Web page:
Virgil (90–19 BC)
Virgil reads some lines from the Eclogues at Maecenas.
The emperor Augustus, contrary to the wish of Virgil, forbids the burning of the manuscript of the Aeneid.
Virgil, a famous Roman poet, once wrote a poem addressed to his friend Asinius Pollio, in which he foretold the birth of a child who would introduce a new age of peace and prosperity into the world. As this was written some 40 years before the birth of Christ, Virgil came to be regarded by early Christians as a prophet who had foretold the birth of Christ. This reputation was helped by the fact that his mother's name was Magia (magus in Latin means a magician). Today nobody thinks of Virgil as a magician, but his fame as one of the greatest of Latin poets has grown. Dante, who considered Virgil as the last of the great pagan poets, chose him for his guide in Hell and Purgatory when he made his imaginary tour of the next world (since Virgil was not baptized, he could not enter Paradise).
Publius Vergilius Maro was born in the 15 October in the year 70 BC at Andes, a small village near Mantua in the Po valley in the north of Italy. His father was a small farmer, and Virgil lived in the country until he was twelve. He was very fond of the country, and later much of his poetry was about the beauties of the countryside.
At thirteen Virgil began his education at Cremona, and at sixteen he was sent to Milan. After a year there he went to Rome. Where he attended a school of rhetoric and also studied astronomy and medicine. He then tried to become a barrister, but this profession did not suit his shy and awkward character; in fact he only appeared in court once, and he seems to have lost his case. So he changed his plans and returned home.
Because of his delicate health, Virgil took no part in public life, either as a politician or as a soldier. But now the civil war between Augustus and Brutus, which followed the murder of Caesar, brought disaster upon him. To reward his faithful soldiers Augustus had confiscated and distributed to them land around Cremona and Mantua. Virgil's farm was one of those confiscated and he was evicted. So he took to the road to Rome once more, and this time he was more fortunate.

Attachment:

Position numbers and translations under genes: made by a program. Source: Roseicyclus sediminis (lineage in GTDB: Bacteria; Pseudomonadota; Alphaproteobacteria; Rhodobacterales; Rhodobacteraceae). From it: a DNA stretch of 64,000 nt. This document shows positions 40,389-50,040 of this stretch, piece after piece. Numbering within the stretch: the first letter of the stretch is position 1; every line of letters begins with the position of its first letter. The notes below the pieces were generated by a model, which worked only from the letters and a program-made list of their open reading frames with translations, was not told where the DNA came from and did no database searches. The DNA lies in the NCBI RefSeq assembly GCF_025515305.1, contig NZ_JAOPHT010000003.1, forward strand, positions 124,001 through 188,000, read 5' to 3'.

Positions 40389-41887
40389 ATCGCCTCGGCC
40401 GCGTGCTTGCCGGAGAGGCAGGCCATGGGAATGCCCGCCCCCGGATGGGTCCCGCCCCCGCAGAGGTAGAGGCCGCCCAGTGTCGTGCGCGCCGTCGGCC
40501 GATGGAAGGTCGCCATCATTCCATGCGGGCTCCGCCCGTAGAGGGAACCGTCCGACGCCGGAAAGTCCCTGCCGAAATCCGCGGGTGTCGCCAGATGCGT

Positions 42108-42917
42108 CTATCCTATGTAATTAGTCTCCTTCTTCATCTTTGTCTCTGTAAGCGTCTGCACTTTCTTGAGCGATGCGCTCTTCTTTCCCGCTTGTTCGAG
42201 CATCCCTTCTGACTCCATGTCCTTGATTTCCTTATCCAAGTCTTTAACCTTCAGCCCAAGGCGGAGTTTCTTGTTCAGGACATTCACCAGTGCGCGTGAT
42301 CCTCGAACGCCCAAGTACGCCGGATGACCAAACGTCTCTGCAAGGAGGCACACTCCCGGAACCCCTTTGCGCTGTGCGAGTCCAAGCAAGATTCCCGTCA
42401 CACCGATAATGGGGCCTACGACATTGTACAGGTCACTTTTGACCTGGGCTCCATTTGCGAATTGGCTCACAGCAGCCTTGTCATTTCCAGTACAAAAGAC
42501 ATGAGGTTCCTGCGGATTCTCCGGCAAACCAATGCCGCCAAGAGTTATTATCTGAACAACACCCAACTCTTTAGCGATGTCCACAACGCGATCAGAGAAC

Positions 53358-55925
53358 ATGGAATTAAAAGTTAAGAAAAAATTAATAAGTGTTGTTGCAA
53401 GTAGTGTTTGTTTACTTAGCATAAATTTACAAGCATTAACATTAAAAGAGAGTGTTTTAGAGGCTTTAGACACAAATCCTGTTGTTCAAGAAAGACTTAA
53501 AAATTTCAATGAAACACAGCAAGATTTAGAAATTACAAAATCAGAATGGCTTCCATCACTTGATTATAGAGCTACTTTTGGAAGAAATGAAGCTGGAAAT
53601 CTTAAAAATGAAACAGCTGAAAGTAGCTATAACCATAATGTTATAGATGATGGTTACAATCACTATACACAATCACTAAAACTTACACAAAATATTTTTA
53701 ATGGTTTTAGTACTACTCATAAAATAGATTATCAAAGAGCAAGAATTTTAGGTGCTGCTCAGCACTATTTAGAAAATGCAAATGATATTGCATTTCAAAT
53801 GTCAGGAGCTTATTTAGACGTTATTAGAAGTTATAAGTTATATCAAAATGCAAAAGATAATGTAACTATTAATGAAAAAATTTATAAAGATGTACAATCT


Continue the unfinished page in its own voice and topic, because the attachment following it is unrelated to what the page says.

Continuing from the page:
Maecenas, a Roman noble, was a famous patron of poets and artists, among whom was Horace, Maecenas and Augustus now became the patrons of Virgil. From this time on, Virgil divided his time between Rome and Naples, and became the poet of the new order which Augustus was establishing.
Virgil drew his inspiration mainly from the countryside. His first works, the Eclogues and the Georgics, describe the peaceful life of the country and the various kinds of agriculture. They were written, at Augustus' suggestion, to arouse a love of the countryside in the hearts of the Romans, now that they had become rich, despised hard work on the land. Virgil took seven years writing and perfecting these two works. He composed very slowly, writing a few verses early in the morning, and spending the rest of the day polishing and correcting them.
The last ten years of his life were spent on the composition of his most famous work, the Aeneid, in which he celebrated the history and the greatness of Romans through the legend of Aeneas, the Trojan leader, who is supposed to have founded the Roman people. The Aeneid came to be the source of all knowledge to the Romans, and it was even thought of as a book of prophecies. The Romans believed that the verses found by chance when opening the book contained prophecy and advice.
His death at Brindisi
During a long journey in the East, in the course of which he intended to complete the Aeneid, Virgil fell ill. During the return voyage his health grew worse, and by the time the poet reached Brindisi, still the main Italian port for Greece, he was at the end of his strength. He had with him the manuscript of the Aeneid, which had still to be revised, corrected, and polished. Rather than allow a work of his to be published in what he considered an incomplete state, he gave orders that it should by burnt on his death. He died on 20th of September 19 BC and was buried near Naples, on a road which today has been covered by the sea. Augustus forbade the burning of the Aeneid, and so preserved for us one of the greatest poems of all times.
On Virgil's tomb verses, supposed to be by the poet himself, were inscribed, giving a short account of his life and work.
Mantua me genuit, Calabri rapuere, tenet nunc
Partenope; cecini Pascua, rura, duces.
(I was born at Mantua, and died in Calabria, now Naples holds me; I sang of shepherds [the Eclogues], the countryside [Georgics], heroes [Aeneid].)